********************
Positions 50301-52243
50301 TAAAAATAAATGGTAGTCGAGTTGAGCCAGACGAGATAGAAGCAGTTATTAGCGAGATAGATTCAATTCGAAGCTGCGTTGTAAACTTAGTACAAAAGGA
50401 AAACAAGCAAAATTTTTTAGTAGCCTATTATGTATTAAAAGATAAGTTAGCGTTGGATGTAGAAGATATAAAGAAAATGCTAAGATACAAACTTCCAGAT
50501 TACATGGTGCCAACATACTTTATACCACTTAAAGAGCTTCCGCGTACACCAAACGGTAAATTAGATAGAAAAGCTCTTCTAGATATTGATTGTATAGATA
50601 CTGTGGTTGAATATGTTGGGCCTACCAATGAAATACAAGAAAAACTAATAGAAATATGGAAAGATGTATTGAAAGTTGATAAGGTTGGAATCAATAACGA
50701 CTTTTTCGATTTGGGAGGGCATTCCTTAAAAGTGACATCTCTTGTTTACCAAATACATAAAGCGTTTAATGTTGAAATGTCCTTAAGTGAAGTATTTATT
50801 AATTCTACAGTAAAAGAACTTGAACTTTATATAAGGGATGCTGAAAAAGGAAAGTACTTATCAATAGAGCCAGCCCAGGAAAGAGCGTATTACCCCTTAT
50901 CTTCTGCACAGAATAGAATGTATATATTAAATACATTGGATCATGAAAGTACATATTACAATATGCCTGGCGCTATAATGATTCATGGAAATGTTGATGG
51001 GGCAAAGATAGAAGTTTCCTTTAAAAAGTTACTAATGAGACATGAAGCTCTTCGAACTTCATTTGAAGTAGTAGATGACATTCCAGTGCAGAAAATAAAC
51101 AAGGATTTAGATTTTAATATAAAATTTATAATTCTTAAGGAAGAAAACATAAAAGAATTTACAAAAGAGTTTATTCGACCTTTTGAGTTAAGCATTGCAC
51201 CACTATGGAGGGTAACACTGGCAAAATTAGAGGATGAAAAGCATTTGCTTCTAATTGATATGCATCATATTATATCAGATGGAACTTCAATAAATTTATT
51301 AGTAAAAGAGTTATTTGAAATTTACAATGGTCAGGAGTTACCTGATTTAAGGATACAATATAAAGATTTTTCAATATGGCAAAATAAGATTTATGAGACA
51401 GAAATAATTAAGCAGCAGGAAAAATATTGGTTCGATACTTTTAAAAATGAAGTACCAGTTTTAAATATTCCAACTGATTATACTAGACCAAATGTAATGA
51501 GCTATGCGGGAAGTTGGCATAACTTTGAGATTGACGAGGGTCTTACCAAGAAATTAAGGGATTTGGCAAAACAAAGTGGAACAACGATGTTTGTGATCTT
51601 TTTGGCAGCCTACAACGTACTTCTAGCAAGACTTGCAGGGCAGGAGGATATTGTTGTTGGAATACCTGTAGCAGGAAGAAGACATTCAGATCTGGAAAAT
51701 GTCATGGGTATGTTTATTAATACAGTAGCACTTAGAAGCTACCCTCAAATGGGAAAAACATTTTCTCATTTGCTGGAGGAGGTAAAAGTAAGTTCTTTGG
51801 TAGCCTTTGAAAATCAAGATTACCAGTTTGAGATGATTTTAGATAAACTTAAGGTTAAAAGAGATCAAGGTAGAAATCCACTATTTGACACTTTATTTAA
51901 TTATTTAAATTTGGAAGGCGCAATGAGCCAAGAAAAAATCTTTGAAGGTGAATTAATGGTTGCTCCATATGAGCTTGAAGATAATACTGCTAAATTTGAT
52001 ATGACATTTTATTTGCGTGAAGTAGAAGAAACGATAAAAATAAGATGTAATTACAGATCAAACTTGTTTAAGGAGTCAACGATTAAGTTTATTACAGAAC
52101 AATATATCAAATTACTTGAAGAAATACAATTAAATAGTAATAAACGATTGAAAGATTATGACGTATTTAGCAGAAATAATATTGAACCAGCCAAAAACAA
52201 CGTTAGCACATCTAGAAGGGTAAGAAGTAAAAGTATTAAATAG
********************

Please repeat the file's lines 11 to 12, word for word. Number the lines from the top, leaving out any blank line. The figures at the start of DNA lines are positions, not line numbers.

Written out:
51201 CACTATGGAGGGTAACACTGGCAAAATTAGAGGATGAAAAGCATTTGCTTCTAATTGATATGCATCATATTATATCAGATGGAACTTCAATAAATTTATT
51301 AGTAAAAGAGTTATTTGAAATTTACAATGGTCAGGAGTTACCTGATTTAAGGATACAATATAAAGATTTTTCAATATGGCAAAATAAGATTTATGAGACA